College of Liberal Arts & Social Sciences Theses and Dissertations

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sex education, communication, communication skills, constructivist learning theory, constructivist pedagogy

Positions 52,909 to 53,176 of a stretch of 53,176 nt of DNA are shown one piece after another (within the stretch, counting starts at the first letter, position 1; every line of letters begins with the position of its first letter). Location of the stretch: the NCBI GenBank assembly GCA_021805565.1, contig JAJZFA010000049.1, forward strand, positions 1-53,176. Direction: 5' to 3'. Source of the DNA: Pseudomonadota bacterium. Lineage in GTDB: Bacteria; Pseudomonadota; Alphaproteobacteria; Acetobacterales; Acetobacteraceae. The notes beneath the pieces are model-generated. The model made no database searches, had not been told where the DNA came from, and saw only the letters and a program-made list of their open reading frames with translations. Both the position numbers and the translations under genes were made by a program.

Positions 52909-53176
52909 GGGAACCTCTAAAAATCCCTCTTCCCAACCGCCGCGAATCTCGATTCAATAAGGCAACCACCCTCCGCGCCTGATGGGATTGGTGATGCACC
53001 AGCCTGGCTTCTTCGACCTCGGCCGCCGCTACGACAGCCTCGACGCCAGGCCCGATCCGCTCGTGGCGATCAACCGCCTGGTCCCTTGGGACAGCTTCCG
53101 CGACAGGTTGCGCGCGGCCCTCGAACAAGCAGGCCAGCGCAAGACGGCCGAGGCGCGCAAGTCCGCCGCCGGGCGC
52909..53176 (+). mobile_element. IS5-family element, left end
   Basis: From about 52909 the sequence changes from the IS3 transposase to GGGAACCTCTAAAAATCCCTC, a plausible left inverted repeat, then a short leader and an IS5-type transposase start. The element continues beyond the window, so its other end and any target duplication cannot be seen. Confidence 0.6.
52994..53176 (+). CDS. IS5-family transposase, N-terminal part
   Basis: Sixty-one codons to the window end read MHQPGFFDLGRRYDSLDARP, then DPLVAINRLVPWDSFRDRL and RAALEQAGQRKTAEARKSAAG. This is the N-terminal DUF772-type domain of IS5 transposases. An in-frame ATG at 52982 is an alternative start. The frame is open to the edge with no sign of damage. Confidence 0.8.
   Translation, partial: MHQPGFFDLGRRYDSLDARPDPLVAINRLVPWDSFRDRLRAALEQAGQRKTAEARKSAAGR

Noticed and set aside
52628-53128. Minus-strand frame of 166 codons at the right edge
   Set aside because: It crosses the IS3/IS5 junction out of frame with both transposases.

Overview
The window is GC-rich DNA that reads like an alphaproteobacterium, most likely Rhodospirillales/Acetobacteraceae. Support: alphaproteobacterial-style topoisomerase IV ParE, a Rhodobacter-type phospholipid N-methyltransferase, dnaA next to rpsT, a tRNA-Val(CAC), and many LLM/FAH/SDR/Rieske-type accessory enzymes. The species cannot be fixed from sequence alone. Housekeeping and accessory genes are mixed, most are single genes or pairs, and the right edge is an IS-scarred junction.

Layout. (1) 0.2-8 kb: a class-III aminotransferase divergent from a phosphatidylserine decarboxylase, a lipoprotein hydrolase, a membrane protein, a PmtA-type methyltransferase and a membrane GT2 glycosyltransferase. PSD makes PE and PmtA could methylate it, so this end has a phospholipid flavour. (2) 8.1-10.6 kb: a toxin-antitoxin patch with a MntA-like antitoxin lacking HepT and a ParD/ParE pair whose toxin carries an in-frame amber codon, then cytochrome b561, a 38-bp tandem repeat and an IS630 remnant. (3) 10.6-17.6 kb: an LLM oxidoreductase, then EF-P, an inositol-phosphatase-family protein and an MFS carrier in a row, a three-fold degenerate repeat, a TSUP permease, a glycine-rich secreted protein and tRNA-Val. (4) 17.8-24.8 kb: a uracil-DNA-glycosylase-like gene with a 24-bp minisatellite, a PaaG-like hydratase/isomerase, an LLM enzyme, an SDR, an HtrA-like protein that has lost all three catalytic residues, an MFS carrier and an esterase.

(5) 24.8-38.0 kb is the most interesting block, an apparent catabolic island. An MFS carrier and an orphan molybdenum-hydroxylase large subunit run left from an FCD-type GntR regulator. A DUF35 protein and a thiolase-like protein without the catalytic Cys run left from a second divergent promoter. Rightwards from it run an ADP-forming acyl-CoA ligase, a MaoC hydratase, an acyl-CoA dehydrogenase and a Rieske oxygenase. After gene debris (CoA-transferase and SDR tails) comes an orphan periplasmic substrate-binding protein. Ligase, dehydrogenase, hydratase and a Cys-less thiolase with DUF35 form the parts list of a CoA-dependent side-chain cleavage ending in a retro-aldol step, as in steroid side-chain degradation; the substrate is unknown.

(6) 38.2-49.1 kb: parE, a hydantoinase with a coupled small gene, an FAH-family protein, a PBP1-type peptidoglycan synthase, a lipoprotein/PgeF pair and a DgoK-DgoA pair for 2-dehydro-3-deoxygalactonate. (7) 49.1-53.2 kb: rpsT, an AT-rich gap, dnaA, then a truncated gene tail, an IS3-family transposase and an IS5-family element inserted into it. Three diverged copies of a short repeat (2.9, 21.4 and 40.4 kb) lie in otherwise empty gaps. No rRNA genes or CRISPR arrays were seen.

For the most part, sex education programs have sought to reduce the negative consequences of sexual behavior, such as pregnancy and sexuality transmitted infections (STIs). However, sex education programs also have the potential to encourage sexual behaviors that enhance relationships, such as communication with sexual partners. Higher levels of positive communication are related to higher relationship satisfaction and better decisions in regards to safe sex. However, communicating about sex can be uniquely challenging so specific instruction and practice may be necessary for this particular topic. One goal of this study was to experimentally examine the impact of teaching communication skills within the context of a sex education class, as compared to teaching them in a non-sexual context. Participants read an online educational module providing information about a variety of communication skills, using one of two sets of examples. It was expected that participants who read sexual examples would report that using communication skills to talk about sexual topics would be easier for them than those who read the non-sexual examples. Another goal of the study was to investigate the use of constructivism as a framework for teaching sex education classes, which holds that those learning contexts that result in personal engagement and connections with material are more effective than those that do not. Participants went through a series of writing exercises as they read the module, requiring them to either reflect on how the information could be useful in their own lives or simply summarize what they read. It was expected that participants who did the writing activity that requires personal engagement with the material will remember the material better, and will anticipate more ease using the skills presented than those who are asked to simply summarize the material they read. Additionally, it was expected that the participants in the personal engagement who also read the sexual examples would be especially at ease with using the skills to discuss sexual topics. Analyses of covariance were used to assess differences in knowledge and the ease of using the skills to talk about either general or sexual relationship topics, using participant pretest scores as covariates. Results indicated that going through the module did increase knowledge for all participants in all conditions, and that there was no difference in the learning that occurred as a result of the type of learning activity. For the ease of use across the two types of communication, sexual and general differing patterns of results were found. For the general topics, participants in the summarization condition thought suing the skills would be easier than the participants in the personal engagement condition, regardless of example type. For the sexual topics, participants in the summarization condition who also read the sexual examples thought that communicating would be easier than did participants in any of the other three groups, whose rating did not differ from each other. These results partially supported the hypotheses, contrary to expectations, the summarization activity facilitated greater ease instead of the personal engagement conditions; however, these results can still be understood in the context of constructivism. Instead of the personal engagement activity causing participants to see using the communication skills as easy, the connection and deeper processing of the material through the personal reflection may have caused participants to more clearly recognize the challenge inherent in relationship communication of all kinds. Future studies should expand this research to include both longitudinal and behavioral measures.